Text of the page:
The Benevolent Oligopoly In Ad Tech

The prediction of consolidation is finally coming to fruition. The ad-tech space has been bloated for years, and clear winners and losers are beginning to emerge.  Whether through acquisition or demise, the landscape is becoming clearer.

I see three key themes driving M&A in the market.

Data is still important. Salesforce acquired Datorama, and Acxiom sold its marketing solutions division in a move to prep to sell LiveRamp as well.  That brings Salesforce into a category it only barely touched with its previous data-management platform acquisition, making it a strong contender to become a leader in data.  

LiveRamp being up for sale raises the question of whether or not identity linking and matching in the era of GDPR is valuable, since just a year or two back LiveRamp was clearly the crown jewel of the Acxiom stack.  I do think it’s still valuable, and the larger companies that haven’t figured out yet how to leverage identity are going to have to do so quickly.  If they can find a way to work with Google and/or Facebook in the long run, then this is a solid pick-up.  Data is still the centerpiece of a marketer’s tool box.



The open web is not the Wild West. The West was won. AT&T acquired AppNexus, which has always been a solid player in the demand-side platform space, leading the category along with the likes of The Trade Desk and MediaMath.  MediaMath raised more capital to do its own acquisitions and growth, so it’s clearly eyeing a larger play in the market.

These three companies (plus Verizon) own the lion’s share of the open web advertising market.  Anecdotally, when you speak to advertisers, these are the platforms they use.  There are certainly differences between them, with each creating a slightly unique swim lane, but all in all these are the viable opposition to spending on Facebook or Google.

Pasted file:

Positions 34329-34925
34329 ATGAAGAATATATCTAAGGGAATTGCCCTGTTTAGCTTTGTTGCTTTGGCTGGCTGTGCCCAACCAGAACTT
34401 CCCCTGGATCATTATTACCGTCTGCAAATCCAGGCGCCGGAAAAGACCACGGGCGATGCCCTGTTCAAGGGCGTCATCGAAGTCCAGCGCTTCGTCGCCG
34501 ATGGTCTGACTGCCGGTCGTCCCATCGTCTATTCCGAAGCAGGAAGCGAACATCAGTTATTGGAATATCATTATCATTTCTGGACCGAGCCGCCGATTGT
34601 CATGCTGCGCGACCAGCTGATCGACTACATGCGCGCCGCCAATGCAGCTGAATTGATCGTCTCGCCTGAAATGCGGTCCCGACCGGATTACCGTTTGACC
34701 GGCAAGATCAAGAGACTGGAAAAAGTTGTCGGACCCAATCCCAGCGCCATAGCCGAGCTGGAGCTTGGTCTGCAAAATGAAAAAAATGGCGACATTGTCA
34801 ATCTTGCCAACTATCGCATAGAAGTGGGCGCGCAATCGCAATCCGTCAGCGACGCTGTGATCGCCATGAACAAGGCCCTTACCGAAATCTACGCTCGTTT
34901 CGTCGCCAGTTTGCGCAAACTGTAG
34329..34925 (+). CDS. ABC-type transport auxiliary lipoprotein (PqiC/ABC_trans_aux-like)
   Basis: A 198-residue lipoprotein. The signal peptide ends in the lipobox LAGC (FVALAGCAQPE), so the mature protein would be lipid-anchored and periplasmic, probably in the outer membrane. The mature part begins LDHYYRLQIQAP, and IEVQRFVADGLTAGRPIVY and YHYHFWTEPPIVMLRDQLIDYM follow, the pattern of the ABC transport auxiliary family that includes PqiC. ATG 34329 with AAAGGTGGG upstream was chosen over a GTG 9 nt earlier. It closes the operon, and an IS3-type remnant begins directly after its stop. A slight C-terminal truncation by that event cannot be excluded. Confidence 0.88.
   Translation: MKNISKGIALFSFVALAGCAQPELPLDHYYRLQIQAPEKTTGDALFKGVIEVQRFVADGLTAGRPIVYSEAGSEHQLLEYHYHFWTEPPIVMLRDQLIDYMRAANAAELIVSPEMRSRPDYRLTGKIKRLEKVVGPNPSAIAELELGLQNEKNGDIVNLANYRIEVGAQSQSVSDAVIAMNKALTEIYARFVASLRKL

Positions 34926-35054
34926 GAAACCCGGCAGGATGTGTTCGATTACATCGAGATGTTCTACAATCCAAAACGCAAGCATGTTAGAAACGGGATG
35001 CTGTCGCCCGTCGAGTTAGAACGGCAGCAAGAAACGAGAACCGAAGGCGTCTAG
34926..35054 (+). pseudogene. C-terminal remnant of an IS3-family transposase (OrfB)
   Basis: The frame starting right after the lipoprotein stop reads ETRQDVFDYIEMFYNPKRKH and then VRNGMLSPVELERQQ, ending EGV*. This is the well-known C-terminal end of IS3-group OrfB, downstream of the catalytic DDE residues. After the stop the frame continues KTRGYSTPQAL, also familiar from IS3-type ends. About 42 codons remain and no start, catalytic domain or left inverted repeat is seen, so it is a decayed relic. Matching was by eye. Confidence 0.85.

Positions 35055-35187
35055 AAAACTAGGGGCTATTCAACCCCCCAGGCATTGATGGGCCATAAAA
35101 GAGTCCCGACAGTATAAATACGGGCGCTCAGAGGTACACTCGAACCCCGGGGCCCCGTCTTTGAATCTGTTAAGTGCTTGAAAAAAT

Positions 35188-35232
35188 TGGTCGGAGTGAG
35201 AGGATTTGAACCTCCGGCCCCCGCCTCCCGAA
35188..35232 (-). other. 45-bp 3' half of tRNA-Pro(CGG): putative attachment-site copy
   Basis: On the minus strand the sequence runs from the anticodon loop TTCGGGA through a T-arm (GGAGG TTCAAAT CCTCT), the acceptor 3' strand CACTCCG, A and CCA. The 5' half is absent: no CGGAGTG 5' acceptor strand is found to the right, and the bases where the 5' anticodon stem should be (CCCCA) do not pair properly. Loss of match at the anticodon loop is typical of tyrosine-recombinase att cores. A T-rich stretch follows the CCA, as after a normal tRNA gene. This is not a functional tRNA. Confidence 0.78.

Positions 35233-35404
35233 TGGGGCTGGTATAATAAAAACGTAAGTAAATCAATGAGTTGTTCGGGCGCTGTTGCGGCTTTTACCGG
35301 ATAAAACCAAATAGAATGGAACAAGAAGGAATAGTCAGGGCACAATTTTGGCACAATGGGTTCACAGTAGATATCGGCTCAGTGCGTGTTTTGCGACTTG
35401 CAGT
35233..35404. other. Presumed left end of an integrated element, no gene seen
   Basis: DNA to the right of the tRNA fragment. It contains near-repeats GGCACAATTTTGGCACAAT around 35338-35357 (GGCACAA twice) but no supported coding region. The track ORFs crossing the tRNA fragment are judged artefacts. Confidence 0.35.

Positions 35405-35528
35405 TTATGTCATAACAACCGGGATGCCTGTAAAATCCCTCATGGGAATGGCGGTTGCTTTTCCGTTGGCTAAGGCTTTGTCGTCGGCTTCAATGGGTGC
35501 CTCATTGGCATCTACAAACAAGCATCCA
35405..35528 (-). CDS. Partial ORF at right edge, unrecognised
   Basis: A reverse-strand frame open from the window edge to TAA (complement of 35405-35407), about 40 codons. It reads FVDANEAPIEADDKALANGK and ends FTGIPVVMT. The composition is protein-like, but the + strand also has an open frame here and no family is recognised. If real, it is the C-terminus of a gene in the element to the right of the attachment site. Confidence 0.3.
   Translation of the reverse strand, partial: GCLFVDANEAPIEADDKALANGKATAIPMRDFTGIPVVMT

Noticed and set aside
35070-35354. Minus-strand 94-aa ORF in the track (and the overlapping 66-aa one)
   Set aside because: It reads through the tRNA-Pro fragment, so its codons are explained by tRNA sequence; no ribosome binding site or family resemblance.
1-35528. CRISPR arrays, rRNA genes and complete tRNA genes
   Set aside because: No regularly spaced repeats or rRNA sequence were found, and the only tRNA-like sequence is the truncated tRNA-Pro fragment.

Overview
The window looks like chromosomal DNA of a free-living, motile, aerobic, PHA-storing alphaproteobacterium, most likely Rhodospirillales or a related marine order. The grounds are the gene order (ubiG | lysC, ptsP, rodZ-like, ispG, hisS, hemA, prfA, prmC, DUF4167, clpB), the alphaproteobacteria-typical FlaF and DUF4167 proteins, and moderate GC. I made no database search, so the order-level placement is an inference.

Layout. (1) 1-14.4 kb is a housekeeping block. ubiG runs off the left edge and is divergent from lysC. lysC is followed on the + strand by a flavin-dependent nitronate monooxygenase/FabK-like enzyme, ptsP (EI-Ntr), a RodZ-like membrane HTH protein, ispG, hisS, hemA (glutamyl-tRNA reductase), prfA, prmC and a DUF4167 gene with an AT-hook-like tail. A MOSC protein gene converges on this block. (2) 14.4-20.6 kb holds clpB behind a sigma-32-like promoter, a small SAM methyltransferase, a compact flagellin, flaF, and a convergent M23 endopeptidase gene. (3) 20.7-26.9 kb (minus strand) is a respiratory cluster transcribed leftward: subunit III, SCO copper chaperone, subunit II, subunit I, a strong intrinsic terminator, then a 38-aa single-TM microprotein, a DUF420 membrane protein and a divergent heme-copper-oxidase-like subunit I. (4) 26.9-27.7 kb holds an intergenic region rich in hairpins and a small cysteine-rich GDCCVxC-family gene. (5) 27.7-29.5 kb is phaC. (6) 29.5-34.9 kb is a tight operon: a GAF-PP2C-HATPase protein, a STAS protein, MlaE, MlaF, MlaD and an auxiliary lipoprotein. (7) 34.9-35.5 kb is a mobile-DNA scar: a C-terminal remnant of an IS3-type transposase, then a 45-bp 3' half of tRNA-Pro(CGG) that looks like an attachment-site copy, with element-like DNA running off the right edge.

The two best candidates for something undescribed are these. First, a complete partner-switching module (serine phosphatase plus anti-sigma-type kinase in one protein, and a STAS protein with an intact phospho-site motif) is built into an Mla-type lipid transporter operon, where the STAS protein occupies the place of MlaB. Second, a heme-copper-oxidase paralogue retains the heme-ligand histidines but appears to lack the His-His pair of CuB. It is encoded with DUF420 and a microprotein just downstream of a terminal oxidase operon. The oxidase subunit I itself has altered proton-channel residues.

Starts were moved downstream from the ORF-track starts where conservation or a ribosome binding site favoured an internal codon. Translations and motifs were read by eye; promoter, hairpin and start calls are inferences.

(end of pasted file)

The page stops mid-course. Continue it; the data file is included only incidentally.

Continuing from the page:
For a while, this area was literally the Wild West, with company after company shooting it out for your ad dollars, but now it’s getting simpler and simpler.

Retailers are making noise. Walmart is announcing partnerships with Microsoft to oppose Amazon in the online retailer data war, while Amazon and Target are on the tip of every analyst's and journalist's tongue, talking about the landscape for reaching consumers online.  

These three trends all point to the benevolent oligopoly of Google, Facebook, Amazon, Walmart, Target, Oracle, Salesforce, IBM, AT&T and Verizon in the advertising space, with a few smaller players staying in the mix.  These are the companies that will dominate the category of advertising for years to come, with other companies looking to sell themselves and/or integrate into them.  These are the primary channels you have to choose from if you're a marketer looking to spend your money.  

What you don’t hear about are the companies eking out a slow, silent shutdown.  The LUMAscape has some hundreds and hundreds of companies on it, and you don’t hear about half of them anymore.  If you randomly check the websites for most of these companies, you’ll see many of them are still there, but with leadership changes over the last few months.  Some have been downsizing, while some are clearly prepping to fire-sale the assets.  

One clear giveaway that an exit is coming and the company is being packaged up: when the CEO has left, and the new CEO is someone who was formerly CFO.

Consolidation is not a bad thing. Many of these companies simply confused the landscape, and now that confusion is being cleared up.  

Marketers have it hard enough without having to decipher the intricacies of the sales pitch from every ad-tech company.  A simpler landscape results in a more focused approach for speaking to consumers -- which is nothing but a good thing.

Next story loading loading..